There are different strategies to deal with the virus.


We view the current situation with concern. This open letter should get more attention:

2020_11_09 Offener Brief - Ärzte stehen
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We have also joined the following declaration and see a better way here:




As infectious disease epidemiologists and public health scientists, we have serious concerns about the detrimental physical and mental health effects of prevailing COVID-19 measures and recommend an approach we call FocusedProtection.

Coming from both the left and the right politically, and from around the world, we have dedicated our careers to protecting people. The current lockdown policies are having a devastating impact on public health in both the short and long term. The results, to name a few, include lower childhood immunization rates, worse cardiovascular disease outcomes, fewer cancer screenings and worsening mental health – all of which will lead to increased excess mortality in years to come. The working class and younger members of society will be hit the hardest. Keeping students out of school is a grave injustice.

Maintaining these measures until a vaccine is available will cause irreparable damage, disproportionately affecting the underprivileged.

Fortunately, our understanding of the virus is growing. We know that the risk of dying from COVID-19 is more than a thousand times greater for the elderly and infirm than for the young. In fact, COVID-19 is less dangerous for children than many other ailments, including influenza.

As immunity builds in the population, the risk of infection decreases for everyone, including vulnerable groups. We know that all populations eventually reach herd immunity — that is, the point at which the rate of new infections is stable. This can be supported by a vaccine but is not dependent on it. Our goal should therefore be to minimize mortality and social harm until we achieve herd immunity.

The most sensitive approach, balancing the risks and benefits of achieving herd immunity, is to allow those who have minimal risk of dying to lead normal lives so they can build immunity to the virus through natural infection, while those who who are most at risk are better protected. We call this Focused Protection.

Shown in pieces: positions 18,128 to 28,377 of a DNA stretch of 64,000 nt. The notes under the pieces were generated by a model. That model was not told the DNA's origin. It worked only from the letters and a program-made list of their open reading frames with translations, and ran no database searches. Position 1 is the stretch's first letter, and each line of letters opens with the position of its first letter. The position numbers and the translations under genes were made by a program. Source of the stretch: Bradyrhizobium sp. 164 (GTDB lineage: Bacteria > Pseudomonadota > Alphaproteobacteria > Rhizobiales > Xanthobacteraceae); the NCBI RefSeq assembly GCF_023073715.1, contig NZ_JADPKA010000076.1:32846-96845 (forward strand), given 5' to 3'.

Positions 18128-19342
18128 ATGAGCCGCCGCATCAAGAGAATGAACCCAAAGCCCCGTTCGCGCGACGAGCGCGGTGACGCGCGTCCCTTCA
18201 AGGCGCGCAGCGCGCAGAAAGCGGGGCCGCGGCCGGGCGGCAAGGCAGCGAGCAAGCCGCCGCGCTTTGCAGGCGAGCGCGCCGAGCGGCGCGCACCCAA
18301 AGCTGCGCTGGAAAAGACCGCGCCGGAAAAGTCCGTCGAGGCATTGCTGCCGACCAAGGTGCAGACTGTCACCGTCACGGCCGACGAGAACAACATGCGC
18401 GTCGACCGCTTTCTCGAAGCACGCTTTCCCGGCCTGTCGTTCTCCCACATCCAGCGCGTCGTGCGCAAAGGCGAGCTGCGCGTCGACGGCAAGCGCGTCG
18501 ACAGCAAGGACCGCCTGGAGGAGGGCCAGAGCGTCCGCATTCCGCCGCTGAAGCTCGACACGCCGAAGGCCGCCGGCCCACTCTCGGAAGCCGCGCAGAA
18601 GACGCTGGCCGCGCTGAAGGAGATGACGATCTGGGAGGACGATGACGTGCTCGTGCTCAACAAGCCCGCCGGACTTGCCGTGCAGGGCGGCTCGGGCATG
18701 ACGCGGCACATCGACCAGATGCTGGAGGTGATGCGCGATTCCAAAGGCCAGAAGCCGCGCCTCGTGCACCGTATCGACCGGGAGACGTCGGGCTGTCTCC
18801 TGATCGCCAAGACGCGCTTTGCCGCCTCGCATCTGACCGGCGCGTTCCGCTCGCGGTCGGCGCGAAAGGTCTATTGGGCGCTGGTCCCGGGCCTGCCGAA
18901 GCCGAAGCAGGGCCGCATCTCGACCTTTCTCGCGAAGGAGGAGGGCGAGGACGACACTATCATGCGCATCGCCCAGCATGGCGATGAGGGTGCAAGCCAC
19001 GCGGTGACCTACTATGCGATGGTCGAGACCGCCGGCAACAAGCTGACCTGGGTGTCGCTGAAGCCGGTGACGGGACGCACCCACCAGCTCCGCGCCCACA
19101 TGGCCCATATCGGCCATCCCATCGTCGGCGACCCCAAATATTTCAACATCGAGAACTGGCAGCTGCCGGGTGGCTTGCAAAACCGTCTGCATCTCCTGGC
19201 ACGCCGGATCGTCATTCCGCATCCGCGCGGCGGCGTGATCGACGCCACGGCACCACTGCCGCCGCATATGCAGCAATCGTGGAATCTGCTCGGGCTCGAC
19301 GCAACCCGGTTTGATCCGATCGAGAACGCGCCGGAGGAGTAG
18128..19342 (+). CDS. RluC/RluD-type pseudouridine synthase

Adopting measures to protect vulnerable groups should be the central goal of public health responses to COVID-19. For example, nursing homes should use staff with acquired immunity and conduct frequent PCR tests on other staff and all visitors. Staff turnover should be minimized. Retired people who live at home should have groceries and other essentials delivered to their homes. If possible, they should meet family members outside rather than inside. A comprehensive and detailed set of measures, including measures for multigenerational households, can be implemented and are within the capabilities and capabilities of the public health system.

Those who are not vulnerable should be allowed to return to normal life immediately. Simple hygiene measures such as washing hands and staying at home when sick should be practiced by everyone to lower the herd immunity threshold. Schools and universities should be open for face-to-face classes. Extracurricular activities such as B. Sport, should be resumed. Low-risk young adults should work normally and not from home. Restaurants and other businesses should be able to open. Arts, music, sports and other cultural activities should resume. People who are more vulnerable can participate if they so choose, while society as a whole enjoys the protection afforded to the vulnerable by those who have built herd immunity.

On October 4, 2020, in Great Barrington, USA, this declaration was drafted and signed by:

dr Martin Kulldorff, professor of medicine at Harvard University, a biostatistician, and epidemiologist with expertise in detecting and monitoring of infectious disease outbreaks and vaccine safety evaluations.

dr Sunetra Gupta, professor at Oxford University, an epidemiologist with expertise in immunology, vaccine development, and mathematical modeling of infectious diseases.

dr Jay Bhattacharya, professor at Stanford University Medical School, a physician, epidemiologist, health economist, and public health policy expert focusing on infectious diseases and vulnerable populations.




Translation by RS_Globalization Services GmbH & Co. KG